They realized another dream last year when Angela finished ahead of her uncle, 1990 Daytona 500 winner Derrike Cope, in a Nationwide Series race at New Hampshire Motor Speedway.

Now the racers/models have realized another dream, perhaps, by being featured together in Maxim magazine.

The Cope twins are featured in the March issue under the headline “Twin Turbos.” They were photographed wearing black, bikini swimsuits and, in another spread, wearing cutoff blue jeans and denim overalls as they lean against their NASCAR stock car.

The twins began racing when they were nine years old and worked their way up through the go-kart and late model ranks. Both have raced in the ARCA Series and they became the first twins to make a NASCAR race when they qualified for the 2010 Camping World Truck Series race at Martinsville Speedway, finishing 26th (Amber) and 30th (Angela).

Truck Series is about to get a double injection of style. Amber and Angela Cope hoping to blaze a new trail

When cosmetologists graduate from beauty school, naturally they go to the salon for employment. But that's not always the case. According to a particular pair I spoke with, they're going truck racing instead.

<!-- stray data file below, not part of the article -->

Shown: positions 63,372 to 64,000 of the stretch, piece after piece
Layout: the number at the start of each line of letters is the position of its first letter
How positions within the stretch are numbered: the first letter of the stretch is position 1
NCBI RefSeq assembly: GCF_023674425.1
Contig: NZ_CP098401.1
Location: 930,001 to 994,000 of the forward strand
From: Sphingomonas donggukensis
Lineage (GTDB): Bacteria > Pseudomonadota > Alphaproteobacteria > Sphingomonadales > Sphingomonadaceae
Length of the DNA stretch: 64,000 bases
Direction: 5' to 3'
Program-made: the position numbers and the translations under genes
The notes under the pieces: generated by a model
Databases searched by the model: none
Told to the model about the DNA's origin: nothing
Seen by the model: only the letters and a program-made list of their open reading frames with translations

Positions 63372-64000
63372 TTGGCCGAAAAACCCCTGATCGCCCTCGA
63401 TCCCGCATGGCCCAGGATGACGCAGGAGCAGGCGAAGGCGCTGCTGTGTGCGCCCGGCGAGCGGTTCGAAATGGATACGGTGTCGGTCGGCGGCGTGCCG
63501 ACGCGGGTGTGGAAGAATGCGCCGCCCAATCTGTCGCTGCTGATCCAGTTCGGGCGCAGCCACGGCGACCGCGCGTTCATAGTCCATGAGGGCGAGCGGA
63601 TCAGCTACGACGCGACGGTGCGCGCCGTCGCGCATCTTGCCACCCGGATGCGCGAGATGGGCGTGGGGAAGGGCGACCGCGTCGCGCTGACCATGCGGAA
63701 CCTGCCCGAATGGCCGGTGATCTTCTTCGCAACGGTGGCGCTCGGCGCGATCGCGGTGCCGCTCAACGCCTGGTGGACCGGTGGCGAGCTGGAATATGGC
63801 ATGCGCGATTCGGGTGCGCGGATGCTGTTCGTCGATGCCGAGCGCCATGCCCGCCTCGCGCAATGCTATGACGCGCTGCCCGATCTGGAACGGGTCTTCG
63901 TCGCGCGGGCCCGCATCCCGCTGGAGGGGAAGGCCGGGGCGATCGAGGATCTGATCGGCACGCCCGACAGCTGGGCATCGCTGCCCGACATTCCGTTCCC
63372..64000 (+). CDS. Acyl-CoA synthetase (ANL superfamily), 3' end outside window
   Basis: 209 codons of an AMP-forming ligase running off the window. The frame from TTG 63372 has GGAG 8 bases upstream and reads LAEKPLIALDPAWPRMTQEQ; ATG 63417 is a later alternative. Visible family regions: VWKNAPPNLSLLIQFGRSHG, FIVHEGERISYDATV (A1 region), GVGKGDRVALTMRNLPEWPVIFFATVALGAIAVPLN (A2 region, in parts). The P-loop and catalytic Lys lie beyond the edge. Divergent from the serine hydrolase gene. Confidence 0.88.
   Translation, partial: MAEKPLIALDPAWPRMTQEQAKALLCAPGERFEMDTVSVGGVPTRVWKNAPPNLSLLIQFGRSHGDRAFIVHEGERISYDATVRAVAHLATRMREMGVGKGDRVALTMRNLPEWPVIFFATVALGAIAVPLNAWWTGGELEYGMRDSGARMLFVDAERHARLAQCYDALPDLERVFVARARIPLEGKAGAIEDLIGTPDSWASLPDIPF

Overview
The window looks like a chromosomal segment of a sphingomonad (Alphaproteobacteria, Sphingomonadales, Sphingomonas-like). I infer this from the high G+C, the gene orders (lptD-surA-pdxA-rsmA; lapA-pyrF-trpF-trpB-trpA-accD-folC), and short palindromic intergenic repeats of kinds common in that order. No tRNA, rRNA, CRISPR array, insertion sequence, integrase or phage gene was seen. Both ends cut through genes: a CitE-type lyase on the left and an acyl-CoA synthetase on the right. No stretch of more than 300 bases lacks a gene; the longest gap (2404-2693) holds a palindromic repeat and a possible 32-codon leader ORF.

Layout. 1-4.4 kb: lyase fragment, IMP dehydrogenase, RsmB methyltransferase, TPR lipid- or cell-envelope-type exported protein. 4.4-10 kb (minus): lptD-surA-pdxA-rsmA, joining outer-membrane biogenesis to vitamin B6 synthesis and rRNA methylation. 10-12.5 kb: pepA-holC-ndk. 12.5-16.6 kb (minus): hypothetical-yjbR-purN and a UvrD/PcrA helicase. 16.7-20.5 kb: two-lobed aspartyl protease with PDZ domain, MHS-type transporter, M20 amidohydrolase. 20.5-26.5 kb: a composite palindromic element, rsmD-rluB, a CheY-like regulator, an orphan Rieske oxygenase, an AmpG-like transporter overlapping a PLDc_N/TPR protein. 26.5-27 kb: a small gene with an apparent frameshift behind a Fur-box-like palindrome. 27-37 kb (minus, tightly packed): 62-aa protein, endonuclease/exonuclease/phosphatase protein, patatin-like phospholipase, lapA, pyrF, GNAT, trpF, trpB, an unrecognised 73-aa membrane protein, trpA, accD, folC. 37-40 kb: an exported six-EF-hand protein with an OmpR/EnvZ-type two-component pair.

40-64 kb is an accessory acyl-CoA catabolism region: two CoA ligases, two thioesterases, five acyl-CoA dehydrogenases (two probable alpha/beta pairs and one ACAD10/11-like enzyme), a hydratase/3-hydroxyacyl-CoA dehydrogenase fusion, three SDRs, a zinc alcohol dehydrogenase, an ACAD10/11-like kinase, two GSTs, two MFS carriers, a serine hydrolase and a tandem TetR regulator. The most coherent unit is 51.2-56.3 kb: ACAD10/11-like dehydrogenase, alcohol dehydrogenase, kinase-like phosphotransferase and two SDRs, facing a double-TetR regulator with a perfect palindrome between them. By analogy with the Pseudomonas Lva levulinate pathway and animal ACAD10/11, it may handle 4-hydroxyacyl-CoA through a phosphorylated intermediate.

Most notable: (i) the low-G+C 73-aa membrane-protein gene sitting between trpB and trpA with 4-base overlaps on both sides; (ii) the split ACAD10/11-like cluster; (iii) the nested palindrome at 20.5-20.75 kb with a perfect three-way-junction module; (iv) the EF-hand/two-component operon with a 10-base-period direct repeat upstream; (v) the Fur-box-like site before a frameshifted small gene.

Angela and Amber Cope, twin sisters and the nieces of 1990 Daytona 500 winner Derrike Cope, are on a mission to show NASCAR that you can beat and bang on the race track and look hot at the same time.

Daytona ARCA Test
Cumulative drafting speeds*
January, 2010



Alli Owens



Danica Patrick



Milka Duno



Leilani Munter



Jennifer Jo Cobb



Ashley Parlett



Jill George



Angela Cope



Amber Cope



* Female drivers

How so?

Think Christina Aguilera before motherhood and then put her in a fire suit. You now have an idea of what the Cope twins, who started racing go-karts at age 9 across the Northwest, look like.

Their stock-car racing began nearly five years ago when the sisters left Puyallup, Wash., and moved cross-country to Mooresville, N.C., upon their uncle's request. He knew they had an interest and wanted to turn them into hard-core racers. But first he would have to make some concessions about their glitzy exteriors and learn how to be a surrogate father.

"I can put up with the platinum hair and makeup, but I told them we can't do heels or holes in the jeans at the track," said Derrike Cope, who divorced years ago and never had children of his own. "Angela and Amber -- any female racer for that matter -- they come with a unique set of challenges but the girls know I have a strong work ethic and we've become close over the years."

A veteran of 409 Cup Series starts, Cope recently launched Stratus Racing Group Inc. and will compete in the Nationwide and Truck series. Cope will drive in both series while the twins are slated to drive in a limited number of Truck races.